Best Tips for Using a Phone with Hearing Aids

Man wearing hearing aids happily using a cell phone.

These days, the mobile phone network is a lot more dependable (and there’s a lot less static involved). But sometimes, it will still be difficult to hear what the person on the other end is saying. As a matter of fact, there’s one group for whom using a phone isn’t always a positive experience: those with hearing loss.

There must be a simple fix for that, right? Why not use a set of hearing aids to make your phone conversations a little easier? Actually, it doesn’t work exactly like that. Even though hearing aids do help with conversations, with phone conversations it can be a little more difficult. But there are definitely a few things you can do to make your phone calls more successful.

Why phone calls and hearing aids don’t always get along

Hearing loss generally isn’t immediate. Your hearing usually doesn’t just go. You tend to lose bits and pieces over time. This can make it hard to even notice when you have hearing loss, particularly because your brain tries very hard to fill in the gaps with contextual clues and other visual information.

When you have phone conversations, you no longer have these visual clues. There’s no extra information for your brain to fill in. There’s only a very distorted voice and you only hear bits and pieces of the spectrum of the other individual’s voice.

How hearing aids can help

This can be helped by using hearing aids. Lots of those missing pieces can be filled in by using hearing aids. But there are a few unique accessibility and communication troubles that occur from using hearing aids while talking on the phone.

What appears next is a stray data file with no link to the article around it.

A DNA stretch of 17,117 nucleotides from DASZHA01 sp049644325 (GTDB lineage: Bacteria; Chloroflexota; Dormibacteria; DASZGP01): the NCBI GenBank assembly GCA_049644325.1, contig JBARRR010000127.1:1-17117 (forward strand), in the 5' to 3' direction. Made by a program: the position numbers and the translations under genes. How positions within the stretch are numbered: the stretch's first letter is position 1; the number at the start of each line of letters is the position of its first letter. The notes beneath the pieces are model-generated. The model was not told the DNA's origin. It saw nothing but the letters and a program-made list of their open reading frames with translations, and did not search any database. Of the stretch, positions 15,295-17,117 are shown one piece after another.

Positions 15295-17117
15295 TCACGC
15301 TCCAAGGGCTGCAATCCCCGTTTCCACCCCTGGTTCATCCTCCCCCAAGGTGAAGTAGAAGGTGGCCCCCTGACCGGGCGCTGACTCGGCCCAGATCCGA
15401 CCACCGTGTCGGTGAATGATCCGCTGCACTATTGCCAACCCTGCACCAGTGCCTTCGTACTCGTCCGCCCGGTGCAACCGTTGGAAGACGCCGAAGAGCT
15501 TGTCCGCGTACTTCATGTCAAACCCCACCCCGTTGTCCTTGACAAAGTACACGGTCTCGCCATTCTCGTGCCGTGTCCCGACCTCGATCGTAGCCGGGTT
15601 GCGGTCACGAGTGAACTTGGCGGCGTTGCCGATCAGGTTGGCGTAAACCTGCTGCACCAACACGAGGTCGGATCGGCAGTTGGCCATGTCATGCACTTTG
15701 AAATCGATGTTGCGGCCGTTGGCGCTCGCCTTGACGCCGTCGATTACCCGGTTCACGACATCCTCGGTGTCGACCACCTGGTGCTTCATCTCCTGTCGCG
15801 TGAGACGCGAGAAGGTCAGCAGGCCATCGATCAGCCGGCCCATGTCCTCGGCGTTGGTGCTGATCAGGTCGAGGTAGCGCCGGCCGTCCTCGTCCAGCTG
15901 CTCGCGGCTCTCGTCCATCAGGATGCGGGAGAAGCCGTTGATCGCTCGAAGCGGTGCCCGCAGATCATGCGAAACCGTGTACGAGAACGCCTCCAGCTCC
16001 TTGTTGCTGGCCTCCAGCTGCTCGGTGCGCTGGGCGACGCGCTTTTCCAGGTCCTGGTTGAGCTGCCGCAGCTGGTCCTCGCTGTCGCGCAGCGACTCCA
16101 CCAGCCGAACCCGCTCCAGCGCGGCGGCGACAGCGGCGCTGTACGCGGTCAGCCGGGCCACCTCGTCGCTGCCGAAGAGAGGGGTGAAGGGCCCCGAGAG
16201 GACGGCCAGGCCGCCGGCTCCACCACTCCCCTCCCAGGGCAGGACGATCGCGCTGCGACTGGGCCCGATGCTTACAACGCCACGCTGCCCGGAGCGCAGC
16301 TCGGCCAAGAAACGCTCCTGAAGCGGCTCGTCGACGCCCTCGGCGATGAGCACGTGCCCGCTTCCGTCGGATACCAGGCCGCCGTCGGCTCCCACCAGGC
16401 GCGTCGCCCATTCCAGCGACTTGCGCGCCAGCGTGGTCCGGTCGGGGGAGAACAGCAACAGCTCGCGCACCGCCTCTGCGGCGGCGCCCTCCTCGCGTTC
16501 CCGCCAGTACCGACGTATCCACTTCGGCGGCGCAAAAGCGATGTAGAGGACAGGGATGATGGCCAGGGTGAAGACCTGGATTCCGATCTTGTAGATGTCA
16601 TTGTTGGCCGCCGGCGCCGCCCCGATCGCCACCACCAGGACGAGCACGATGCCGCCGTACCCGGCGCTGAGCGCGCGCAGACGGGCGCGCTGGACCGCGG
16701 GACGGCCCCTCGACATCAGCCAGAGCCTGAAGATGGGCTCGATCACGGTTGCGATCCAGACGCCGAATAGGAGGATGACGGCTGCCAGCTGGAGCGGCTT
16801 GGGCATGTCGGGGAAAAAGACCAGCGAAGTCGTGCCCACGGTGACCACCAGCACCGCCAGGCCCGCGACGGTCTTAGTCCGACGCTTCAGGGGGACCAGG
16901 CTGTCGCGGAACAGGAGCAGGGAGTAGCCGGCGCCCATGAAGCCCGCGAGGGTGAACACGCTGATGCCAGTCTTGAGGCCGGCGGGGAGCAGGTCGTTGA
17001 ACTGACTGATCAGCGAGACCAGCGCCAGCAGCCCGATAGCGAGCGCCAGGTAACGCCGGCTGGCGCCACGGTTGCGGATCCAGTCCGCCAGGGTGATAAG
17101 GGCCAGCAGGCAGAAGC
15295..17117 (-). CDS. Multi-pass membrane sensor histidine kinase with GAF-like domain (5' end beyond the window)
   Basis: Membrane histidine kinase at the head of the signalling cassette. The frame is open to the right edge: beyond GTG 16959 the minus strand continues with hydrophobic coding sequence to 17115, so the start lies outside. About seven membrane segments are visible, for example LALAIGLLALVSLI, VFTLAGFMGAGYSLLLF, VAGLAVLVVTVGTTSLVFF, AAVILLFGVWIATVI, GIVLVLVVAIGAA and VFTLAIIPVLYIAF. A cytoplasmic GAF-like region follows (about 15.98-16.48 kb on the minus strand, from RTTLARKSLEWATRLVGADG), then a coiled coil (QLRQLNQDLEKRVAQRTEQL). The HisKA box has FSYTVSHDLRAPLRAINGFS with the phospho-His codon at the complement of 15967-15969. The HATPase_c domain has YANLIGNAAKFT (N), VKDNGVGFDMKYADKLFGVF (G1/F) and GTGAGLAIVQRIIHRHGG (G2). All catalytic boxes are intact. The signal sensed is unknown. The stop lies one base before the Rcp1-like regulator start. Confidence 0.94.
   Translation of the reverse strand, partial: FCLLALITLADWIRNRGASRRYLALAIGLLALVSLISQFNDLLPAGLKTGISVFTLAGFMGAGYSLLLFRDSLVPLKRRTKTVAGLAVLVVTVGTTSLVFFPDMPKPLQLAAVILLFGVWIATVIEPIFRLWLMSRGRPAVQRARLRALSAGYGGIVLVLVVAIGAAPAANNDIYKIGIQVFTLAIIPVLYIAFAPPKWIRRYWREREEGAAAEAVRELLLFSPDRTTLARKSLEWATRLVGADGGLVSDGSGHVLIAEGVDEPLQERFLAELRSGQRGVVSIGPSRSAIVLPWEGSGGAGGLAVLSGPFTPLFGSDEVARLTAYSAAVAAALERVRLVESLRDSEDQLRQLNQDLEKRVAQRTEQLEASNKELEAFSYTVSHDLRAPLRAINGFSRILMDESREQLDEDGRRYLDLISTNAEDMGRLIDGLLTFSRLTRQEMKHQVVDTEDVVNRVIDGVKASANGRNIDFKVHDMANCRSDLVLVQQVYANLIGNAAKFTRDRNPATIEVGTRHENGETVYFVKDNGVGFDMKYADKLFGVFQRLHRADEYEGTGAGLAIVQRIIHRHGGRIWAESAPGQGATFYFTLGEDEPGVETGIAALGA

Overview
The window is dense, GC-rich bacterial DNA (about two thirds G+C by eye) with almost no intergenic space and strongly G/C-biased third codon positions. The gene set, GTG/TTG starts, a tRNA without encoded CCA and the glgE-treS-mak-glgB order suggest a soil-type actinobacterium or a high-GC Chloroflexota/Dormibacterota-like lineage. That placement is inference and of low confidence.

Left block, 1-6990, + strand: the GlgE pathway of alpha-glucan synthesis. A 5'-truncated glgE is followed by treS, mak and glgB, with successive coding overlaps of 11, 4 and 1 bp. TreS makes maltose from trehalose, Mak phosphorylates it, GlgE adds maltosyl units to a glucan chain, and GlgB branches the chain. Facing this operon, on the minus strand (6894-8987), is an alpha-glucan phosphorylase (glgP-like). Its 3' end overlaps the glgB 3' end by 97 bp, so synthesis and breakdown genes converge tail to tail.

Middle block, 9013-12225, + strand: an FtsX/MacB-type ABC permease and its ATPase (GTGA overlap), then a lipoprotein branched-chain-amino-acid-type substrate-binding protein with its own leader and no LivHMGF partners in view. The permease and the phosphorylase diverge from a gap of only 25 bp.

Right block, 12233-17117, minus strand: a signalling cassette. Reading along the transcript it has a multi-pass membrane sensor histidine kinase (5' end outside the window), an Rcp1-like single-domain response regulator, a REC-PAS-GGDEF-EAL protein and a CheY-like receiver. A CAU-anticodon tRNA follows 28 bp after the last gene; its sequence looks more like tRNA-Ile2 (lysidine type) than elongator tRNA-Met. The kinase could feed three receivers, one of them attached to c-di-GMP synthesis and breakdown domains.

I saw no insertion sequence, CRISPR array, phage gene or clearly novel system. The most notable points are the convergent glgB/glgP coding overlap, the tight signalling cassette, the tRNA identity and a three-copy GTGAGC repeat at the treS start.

Feedback can happen when your hearing aids come close to a phone, for example. This can make things difficult to hear and uncomfortable.

Tips to augment the phone call experience

So, what can you do to control the challenges of utilizing a phone with hearing aids? Most hearing specialists will endorse a few tips:

  • Download a video call app: Face-timing someone or hopping onto a video chat can be a great way to help you hear better. It isn’t that the sound quality is somehow better, it’s that your brain has access to all of that fantastic visual information again. And this can help you put context to what’s being talked about.
  • Switch your phone to speaker mode as frequently as you can: Most feedback can be averted this way. There may still be a little distortion, but your phone conversation should be mostly understandable (while maybe not necessarily private). Knowing how to hold the phone better with hearing aids (that is, away from your ears) is crucial, and speakerphone is how you achieve this!
  • Find a quiet spot to conduct your phone calls. The less noise around you, the easier it will be to make out the voice of the individual you’re on the phone with. If you lessen background noise during phone calls your hearing aids will perform so much better.
  • Don’t conceal your hearing trouble from the person you’re speaking with: If phone calls are hard for you, it’s okay to admit that! You might just need to be a little extra patient, or you may want to think about switching to text, email, or video chat.
  • You can utilize your Bluetooth function on your hearing aid to stream to your phone. Yes, contemporary hearing aids can connect to your smartphone using Bluetooth! This means that if your hearing aids are Bluetooth enabled, phone calls can be streamed straight to your phone. If you’re having difficulty using your phone with your hearing aid, a great place to begin getting rid of feedback would be switching to Bluetooth.
  • Hearing aids aren’t the only assistive hearing device you can get: Devices, including numerous text-to-type services, are available to help you hear better when you’re having phone conversations.

Finding the correct set of solutions will depend on what you use your phone for, how often you’re on the phone, and what your overall communication requirements are like. With the correct approach, you’ll have the tools you need to begin enjoying those phone conversations again.

If you need more advice on how to use hearing aids with your phone, give us a call, we can help.

The site information is for educational and informational purposes only and does not constitute medical advice. To receive personalized advice or treatment, schedule an appointment.

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